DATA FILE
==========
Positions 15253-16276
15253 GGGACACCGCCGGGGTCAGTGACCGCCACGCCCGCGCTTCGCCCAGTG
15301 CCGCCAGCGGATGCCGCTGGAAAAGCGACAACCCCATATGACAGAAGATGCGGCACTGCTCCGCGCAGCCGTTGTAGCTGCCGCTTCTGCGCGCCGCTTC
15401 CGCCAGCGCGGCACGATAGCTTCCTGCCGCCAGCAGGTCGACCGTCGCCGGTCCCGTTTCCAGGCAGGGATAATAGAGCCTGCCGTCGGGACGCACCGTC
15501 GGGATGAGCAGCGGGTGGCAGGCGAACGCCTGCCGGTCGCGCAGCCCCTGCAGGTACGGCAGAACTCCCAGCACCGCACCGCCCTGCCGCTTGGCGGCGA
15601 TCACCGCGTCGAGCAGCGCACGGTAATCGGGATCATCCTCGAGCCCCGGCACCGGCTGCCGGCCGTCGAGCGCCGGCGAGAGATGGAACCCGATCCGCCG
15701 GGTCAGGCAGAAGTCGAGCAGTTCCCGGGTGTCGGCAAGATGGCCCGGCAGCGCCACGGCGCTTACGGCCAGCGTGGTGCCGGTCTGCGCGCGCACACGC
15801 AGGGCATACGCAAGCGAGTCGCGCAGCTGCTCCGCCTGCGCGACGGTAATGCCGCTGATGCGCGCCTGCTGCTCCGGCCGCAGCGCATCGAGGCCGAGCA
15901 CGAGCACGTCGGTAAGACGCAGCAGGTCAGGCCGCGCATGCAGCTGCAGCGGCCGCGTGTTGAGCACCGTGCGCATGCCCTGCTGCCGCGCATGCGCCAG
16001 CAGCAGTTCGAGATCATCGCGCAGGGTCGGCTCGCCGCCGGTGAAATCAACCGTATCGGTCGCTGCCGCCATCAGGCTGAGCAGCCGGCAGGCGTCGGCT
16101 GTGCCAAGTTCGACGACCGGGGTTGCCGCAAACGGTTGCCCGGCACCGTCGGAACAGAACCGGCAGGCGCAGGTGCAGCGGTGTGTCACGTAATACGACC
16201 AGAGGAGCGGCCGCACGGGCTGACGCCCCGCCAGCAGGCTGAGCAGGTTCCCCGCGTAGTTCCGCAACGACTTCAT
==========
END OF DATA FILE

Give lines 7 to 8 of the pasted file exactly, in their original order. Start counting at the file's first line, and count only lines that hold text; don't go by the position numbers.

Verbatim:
15701 GGTCAGGCAGAAGTCGAGCAGTTCCCGGGTGTCGGCAAGATGGCCCGGCAGCGCCACGGCGCTTACGGCCAGCGTGGTGCCGGTCTGCGCGCGCACACGC
15801 AGGGCATACGCAAGCGAGTCGCGCAGCTGCTCCGCCTGCGCGACGGTAATGCCGCTGATGCGCGCCTGCTGCTCCGGCCGCAGCGCATCGAGGCCGAGCA